Group activity

    • Gerald Ardito
      Gerald Ardito commented on the blog Excursion 4
      Miranda, I appreciate your thoughtful responses to the questions I raised. I also want to be clear that sometimes, as teachers, you just get a tough group. It's hard to say just what the X factor is, but I have seen it happen. That being...
      • Miranda Barbara
        Miranda Barbara commented on the blog Excursion 4
        Hello Dr. Ardito! I wasn’t really that clear in my post about the behavior. The behavior was occurring in her math class, as well as other classes that I followed them to, specifically in their science class with another teacher. The...
        • Gerald Ardito
          Gerald Ardito commented on the blog Classroom Design
          Well said. I would still ask you to reconsider what might be possible in constructivist teaching methods, especially with middle schoolers.
          • Syed Mohsin
            Syed Mohsin commented on the blog Classroom Design
            Hello Professor, I think that a combination of the two methods (direct and collaboration ) is better than just one method. You never know who will benefit from either of the methods. When it is a totally new concept for the kids, direct...
            • Gerald Ardito
              Gerald Ardito commented on the blog Classroom Design
              Syed, Thanks for your thoughtful response to my comments and questions. This really stuck out for me:  I will try to teach my lessons in this way, and during tests and maybe other things that require more attention, I will teach them...
              • Gerald Ardito
                Gerald Ardito commented on the blog Excursion 4
                Syed, I really enjoyed reading this post for Excursion 4. It also led me to experience a little deja vu. When I was still a 7th grade science teacher, I also used this lab to teach about observations and the scientific method. I was fascinated...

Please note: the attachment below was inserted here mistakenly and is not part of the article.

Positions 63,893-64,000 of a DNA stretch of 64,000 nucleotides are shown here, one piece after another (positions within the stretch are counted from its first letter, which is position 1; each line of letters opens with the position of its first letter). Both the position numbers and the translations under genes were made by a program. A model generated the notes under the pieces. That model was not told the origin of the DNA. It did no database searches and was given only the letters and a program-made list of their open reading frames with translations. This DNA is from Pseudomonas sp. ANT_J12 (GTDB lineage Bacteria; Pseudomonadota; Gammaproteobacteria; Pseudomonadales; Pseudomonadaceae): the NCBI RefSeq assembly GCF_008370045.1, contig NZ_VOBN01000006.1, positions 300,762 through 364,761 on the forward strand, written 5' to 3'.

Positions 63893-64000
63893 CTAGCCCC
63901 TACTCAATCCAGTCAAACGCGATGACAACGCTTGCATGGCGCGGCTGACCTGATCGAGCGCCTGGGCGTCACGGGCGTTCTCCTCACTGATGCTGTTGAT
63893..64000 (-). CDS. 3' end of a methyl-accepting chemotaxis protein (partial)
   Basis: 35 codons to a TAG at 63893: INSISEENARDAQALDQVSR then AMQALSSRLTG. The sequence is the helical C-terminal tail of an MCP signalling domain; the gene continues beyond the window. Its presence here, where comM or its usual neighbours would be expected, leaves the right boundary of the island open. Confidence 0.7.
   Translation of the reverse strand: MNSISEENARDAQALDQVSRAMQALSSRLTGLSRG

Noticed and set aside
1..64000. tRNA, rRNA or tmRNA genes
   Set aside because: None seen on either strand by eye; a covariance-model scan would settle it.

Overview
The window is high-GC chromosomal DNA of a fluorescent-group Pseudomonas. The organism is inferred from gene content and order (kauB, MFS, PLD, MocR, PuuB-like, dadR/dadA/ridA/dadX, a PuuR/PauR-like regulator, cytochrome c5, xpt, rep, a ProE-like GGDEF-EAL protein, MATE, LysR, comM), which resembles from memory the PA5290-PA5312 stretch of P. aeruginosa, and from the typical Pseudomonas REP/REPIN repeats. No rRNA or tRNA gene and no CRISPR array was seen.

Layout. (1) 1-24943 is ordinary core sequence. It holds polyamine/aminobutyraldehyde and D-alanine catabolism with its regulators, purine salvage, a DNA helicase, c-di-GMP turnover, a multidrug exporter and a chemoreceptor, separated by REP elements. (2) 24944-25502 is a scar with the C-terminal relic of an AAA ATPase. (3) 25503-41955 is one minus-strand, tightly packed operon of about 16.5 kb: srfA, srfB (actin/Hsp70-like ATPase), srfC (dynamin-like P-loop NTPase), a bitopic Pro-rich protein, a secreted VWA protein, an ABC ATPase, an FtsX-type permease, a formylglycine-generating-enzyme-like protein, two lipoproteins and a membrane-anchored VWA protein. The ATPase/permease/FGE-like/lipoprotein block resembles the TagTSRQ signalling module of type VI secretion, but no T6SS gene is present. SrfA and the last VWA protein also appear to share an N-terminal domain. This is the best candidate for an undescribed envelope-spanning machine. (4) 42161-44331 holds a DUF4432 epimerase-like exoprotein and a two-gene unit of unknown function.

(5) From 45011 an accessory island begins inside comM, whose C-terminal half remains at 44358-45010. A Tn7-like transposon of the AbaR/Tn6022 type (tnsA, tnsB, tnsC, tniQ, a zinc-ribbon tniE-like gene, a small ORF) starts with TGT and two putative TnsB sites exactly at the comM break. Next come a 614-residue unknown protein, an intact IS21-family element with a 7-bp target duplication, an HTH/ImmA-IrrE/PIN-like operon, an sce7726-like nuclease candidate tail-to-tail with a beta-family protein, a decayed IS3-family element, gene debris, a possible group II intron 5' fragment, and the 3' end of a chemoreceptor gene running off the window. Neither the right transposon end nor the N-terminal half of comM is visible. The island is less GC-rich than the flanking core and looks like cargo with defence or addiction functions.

• Gerald Ardito
                  Gerald Ardito commented on the blog Excursion 4
                  Hannah, I really appreciated your kind and thoughtful responses to Syed's blog post. Thanks.  
                  • Gerald Ardito
                    Gerald Ardito commented on the blog Excursion 4
                    Miranda, You did an outstanding job with this Excursion. Your descriptions are detailed and insightful and your commentary is rich and smart.  I wanted to respond to some of the things that you said: They did not discuss the video...
                    • Gerald Ardito
                      Gerald Ardito commented on the blog Heidi A. Excursion 4
                      Heidi, Thanks for your work on this Excursion. You have done a very solid job describing what you observed in the work of your mentor teacher. You have also highlighted some challenges that teachers face in these days of Common Core testing. I...
                      • Heidi Anthony
                        Heidi Anthony commented on the blog Excursion 4
                        Hi Emma, I can not imagine being in a classroom with no fully structured lesson. I would feel so uneasy. As students it is hard to just sit down and take notes imagine how the middle schoolers feel.    I understand completely why...
                        • Heidi Anthony
                          Heidi Anthony commented on the blog Excursion 4
                          Hi Rachel, This post is very interesting. I have never heard of this strategy but I will definitely be implementing . I think it creates a positive learning environment that promotes interactive learning. I think this allows students to stay on...
                          • Heidi Anthony